Freshman Scheduling - phase I?

<p>Hello, I am an entering freshman at UCB and I have been wondering a few
things for a while now. I have contacted both the admissions office, Undergraduate Advising, the Office of the Registrar about these issues and they haven't been much
help.This question may be something that requires an in-person appointment,
however, I live in Connecticut and am unable to come to California (due to
some financial restrictions) until move-in day.</p>

<p>I was wondering if someone could guide me in picking the right classes for
the fall semester. I am still in the process of learning more about how
Tele-Bears works, but I would like to know what courses are okay to take
as a potential English major. I am involved in the UConn Early College
Experience program, which contain the same curriculum as University of
Connecticut courses and may be transferred to certain schools for college
credit. I have taken UConn English, Biology I&II, Calculus I&II, and
Statistics. The admissions office said these courses may possibly be taken
for credit, but I will not be notified until later. </p>

<p>Should register for L&S requirements before I know that I
have fulfilled them (UConn transcripts are not available until the middle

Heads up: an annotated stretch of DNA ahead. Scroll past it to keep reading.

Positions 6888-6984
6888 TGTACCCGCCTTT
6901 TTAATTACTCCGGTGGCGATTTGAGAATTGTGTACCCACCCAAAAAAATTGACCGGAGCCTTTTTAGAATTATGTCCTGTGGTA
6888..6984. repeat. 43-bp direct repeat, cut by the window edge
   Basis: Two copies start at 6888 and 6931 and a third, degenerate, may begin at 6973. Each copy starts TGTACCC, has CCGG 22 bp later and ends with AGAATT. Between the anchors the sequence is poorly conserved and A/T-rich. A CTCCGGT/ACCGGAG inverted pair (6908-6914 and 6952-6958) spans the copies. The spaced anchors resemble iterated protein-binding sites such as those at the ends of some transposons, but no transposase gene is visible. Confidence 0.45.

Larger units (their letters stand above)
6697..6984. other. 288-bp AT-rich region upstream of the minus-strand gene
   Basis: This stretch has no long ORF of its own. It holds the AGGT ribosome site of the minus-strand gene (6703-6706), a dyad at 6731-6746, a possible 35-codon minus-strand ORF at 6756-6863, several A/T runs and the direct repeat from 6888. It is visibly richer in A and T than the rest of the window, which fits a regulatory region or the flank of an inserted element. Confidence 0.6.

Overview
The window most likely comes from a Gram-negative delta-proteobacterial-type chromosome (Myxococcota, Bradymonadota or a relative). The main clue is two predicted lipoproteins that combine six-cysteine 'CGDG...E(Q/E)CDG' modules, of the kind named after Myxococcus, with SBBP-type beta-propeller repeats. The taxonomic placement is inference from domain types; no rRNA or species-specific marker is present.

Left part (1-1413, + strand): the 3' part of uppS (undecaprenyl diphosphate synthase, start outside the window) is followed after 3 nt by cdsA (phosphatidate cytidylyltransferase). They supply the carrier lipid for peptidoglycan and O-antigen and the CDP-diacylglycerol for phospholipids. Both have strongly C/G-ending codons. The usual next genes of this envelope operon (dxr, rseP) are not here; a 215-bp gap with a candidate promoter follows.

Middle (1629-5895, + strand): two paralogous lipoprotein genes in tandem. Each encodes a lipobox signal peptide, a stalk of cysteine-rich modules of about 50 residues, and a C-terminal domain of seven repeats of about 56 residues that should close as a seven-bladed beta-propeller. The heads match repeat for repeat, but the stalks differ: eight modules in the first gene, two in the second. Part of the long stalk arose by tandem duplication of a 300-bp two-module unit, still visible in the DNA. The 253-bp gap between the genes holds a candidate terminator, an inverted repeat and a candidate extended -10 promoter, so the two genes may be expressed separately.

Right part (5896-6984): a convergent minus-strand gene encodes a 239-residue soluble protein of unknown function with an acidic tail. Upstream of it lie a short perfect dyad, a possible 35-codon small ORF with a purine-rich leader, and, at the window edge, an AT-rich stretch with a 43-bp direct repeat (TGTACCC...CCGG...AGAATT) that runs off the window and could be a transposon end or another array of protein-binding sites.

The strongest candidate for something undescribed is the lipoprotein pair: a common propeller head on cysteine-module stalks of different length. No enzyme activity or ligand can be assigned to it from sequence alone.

of July). What do you suggest that I do? I also would like to know if I
should focus on electives/minors as of right now. I am interested in
pre-Haas and continuing my Spanish studies. Should I worry about t
hose yet or simply focus on other L&S/English requirements?</p>

<p>I apologize for such specific questions but I am in desperate need of
advice/guidance since this is all new to me. If anyone that could give me a
guideline for a typical pre-Haas & English major course schedule to ask
for in Phase I & II that would be amazing! I'm assuming I should worry about
other electives/interests until after this first semester and I can talk to
a counselor in person, correct? Anything you guys can offer would be great!
Thank you in advance!</p>

<p>Have you taken the online orientation set up to help incoming students like you who are not attending a CalSO? L&S</a> New Student Orientation</p>

<p>It will walk you through a set of recommendations and possible courses to take.</p>

<p>There are many requirements for your degree, some of which could be satisfied already based on SAT scores, AP tests, high school courses taken etc. Of the remaining requirements, those that you need to address, some are higher priority to take right away. Most important are generally to address reading and comprehension (R&C and entry writing) and to start on pre-req classes for majors that you potentially will declare; at L&S, you enter as a undeclared student and have roughly two years to decide, complete the pre-requisite courses, and then apply to be listed as a major in a specific area. </p>